At Nebraska, communication begins with John Papuchis in the press box. "He identifies the offensive personnel and makes us aware of how many backs and how many receivers are in," Carl said. "It's not easy to do. There's a lot of stress on J.P. on game day because our calls are based on what he communicates."
Once personnel are identified, Bo and Carl Pelini collaborate on the defensive call while analyzing the play from the field. "Everybody's involved," Carl said. "We see the point of attack, but Corey (Raymond) is upstairs looking at our secondary, J.P. is looking at the front and Ross (Els) is looking at the linebacker play."
As each offensive series continues, the coaches upstairs are taking constant notes, so when the defense comes off the field, communication unfolds rapidly. The coaches ask and answer their own questions - What did they do? What was the play? What was that route or that run they just got us on? What was the formation? What was the structure? How do we want to adjust to that or did we just have a bust there?
With a defensive staff, there is no time for panic. When the analysis is distilled and processed, "I'll get with the defense and walk us through whatever adjustments we decide to make," Carl said.
The Pelini Brothers Are a Tandem Deal, No Matter What
Carl doesn't duck the next question, but he hedges a bit when we ask who exactly makes the final decision of what to call - him or his younger brother, the head coach?
"I do the hand signals, but it's based on a lean towards Bo," Carl said.
Carl said the premise has been to make that decision together, but Bo has indicated it might change this season. "He's giving me a lot more of the responsibilities," Carl said. "We'll see how that all plays out."
Rest assured, the Pelini brothers have come a long way from their first-year, on-the-field discussions. The evolution of Nebraska's defense has been consistent, incremental and highly effective. So Carl sees little need for definitive statements about who calls what.
"Whether I'm making the final call this year or Bo did last year, there's always great discussion between us," Carl said. "You run in the same defense, and you work together all week, so as the call is being made, you're on the same page anyway because the coaches and players all know what the call sheet says to do in certain situations. You've already planned it all out, so the call is just a byproduct of your discussion."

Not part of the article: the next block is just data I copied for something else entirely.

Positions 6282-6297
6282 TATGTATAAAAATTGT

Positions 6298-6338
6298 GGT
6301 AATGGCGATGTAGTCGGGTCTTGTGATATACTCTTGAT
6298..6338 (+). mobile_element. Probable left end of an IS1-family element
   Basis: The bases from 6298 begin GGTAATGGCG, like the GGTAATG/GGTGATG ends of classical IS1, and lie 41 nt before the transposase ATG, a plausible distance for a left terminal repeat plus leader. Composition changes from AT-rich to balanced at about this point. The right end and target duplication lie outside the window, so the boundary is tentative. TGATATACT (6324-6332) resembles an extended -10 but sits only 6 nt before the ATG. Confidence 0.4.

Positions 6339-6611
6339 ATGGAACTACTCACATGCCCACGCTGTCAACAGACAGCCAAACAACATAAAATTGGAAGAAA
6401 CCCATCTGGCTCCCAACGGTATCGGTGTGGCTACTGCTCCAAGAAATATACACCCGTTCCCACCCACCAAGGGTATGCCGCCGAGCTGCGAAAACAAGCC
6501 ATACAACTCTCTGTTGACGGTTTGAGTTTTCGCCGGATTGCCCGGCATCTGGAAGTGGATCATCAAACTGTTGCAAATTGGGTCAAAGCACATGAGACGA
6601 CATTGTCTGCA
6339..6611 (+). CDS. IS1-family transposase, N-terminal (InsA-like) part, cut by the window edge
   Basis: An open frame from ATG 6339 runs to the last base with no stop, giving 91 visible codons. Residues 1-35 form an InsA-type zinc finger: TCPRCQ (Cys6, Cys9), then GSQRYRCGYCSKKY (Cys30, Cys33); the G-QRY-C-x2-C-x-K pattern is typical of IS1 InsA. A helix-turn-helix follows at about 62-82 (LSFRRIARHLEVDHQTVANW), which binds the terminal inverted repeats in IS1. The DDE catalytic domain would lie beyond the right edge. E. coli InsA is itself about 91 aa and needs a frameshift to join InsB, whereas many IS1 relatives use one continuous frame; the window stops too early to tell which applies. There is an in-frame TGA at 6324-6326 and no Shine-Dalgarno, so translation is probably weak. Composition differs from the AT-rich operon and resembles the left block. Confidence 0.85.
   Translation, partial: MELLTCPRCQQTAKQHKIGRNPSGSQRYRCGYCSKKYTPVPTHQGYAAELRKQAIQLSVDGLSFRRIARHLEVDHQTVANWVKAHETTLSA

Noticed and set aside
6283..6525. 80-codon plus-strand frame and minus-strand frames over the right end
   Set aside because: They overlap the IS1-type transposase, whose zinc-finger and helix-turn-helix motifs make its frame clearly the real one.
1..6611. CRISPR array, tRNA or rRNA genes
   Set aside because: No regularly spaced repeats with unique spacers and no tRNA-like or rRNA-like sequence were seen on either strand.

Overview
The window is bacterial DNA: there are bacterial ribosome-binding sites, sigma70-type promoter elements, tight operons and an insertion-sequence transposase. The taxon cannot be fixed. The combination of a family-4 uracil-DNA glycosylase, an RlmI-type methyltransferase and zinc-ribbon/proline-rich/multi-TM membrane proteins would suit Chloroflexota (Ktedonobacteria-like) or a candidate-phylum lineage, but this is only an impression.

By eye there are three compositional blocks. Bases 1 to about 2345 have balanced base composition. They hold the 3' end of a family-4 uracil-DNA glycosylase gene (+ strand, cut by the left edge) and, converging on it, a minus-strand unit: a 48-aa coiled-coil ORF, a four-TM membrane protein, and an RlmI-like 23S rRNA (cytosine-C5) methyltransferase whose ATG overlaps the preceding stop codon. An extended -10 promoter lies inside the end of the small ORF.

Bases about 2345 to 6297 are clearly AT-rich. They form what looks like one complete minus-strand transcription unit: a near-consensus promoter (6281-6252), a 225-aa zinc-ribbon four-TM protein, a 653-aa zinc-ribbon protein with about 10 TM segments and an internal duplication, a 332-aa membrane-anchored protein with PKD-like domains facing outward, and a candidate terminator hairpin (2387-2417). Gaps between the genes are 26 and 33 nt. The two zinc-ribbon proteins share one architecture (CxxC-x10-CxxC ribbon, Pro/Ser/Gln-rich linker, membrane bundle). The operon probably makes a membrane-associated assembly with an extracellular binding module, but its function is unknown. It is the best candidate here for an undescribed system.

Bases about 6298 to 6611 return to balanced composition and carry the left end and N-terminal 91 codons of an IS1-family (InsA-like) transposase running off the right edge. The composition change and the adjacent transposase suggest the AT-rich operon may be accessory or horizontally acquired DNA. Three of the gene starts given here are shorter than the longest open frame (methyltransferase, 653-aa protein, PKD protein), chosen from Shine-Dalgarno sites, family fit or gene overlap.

Carl paused a second or two, then couldn't help but laugh.
"Bo and I are always going to have our disagreements," he said, "but usually, it's not the call that causes it. More often than not, it's the execution of the call."
Will Compton, Lavonte David Make the Calls on the Field
Fortunately, decision-making gets distributed on the field with linebacker Will Compton getting the signals from Carl and informing his teammates what they need to do in base defense situations. In the nickel defense, linebacker Lavonte David is the one designated to make the call on the field.
"It's hard to put it all on the line when you don't huddle," Carl said. "To me, the sign I like to see in the spring and in the fall is a defense that's communicating with each other before the snap. When it's quiet out there, you know people are thinking too much and wondering what they're supposed to be doing. When a defense really starts to jell, you hear a lot more communication and see them point where they need to be. When you see that, as a coach, you know they're getting it."
Don't expect anything close to the complexity just described in Saturday's Spring Game.
"When we divide up the rosters, I don't know if I'll call the game," Carl said. "I might let others call it."
The Husker defense, like the offense, will play the Spring Game like it's a scrimmage.
"Last year, I think I only made three or four defensive calls the whole game," Carl said. "We just want everyone to play hard and be physical."
And not show anyone what's really up Tim Beck's sleeve offensively or Carl's own sleeve defensively.
The laughter you now hear is still Carl's. and he does not deny the truth.
Yes, Carl Would Pay to Watch Spring Game Performances
Carl Pelini knows Saturday's Spring Game crowd will be among the biggest in the country. He also knows that just about everyone in the stadium will have paid to get inside for a sneak preview of the Huskers' first Big Ten Conference team.
"Would I pay to go to a Spring Game?" Carl said, repeating a question.
"Yes!" he answered.
Even though the Huskers are dividing the teams equally and restricting the call sheet dramatically, Carl said it's still interesting to see how players can play.
"You're not evaluating your scheme in the spring game," Carl said. "You're grading players on their fundamentals and techniques. We don't go into a spring game trying to out-scheme our offense. It's all about evaluation. Can a guy take on a block? Can he tackle? Can he cover?"
Spring games, therefore, are hardly chess matches.
"But they're still fun," Carl said. "I'm like everyone else. I want to see if Jamal Turner can catch the ball, break a couple of tackles and go the distance with 70,000 people in the stands. I want to see if one of our young linebackers can have two or three sacks or make an interception. I want to see how a young DB can cover someone who's fast. That, to me, is what the Spring Game is all about."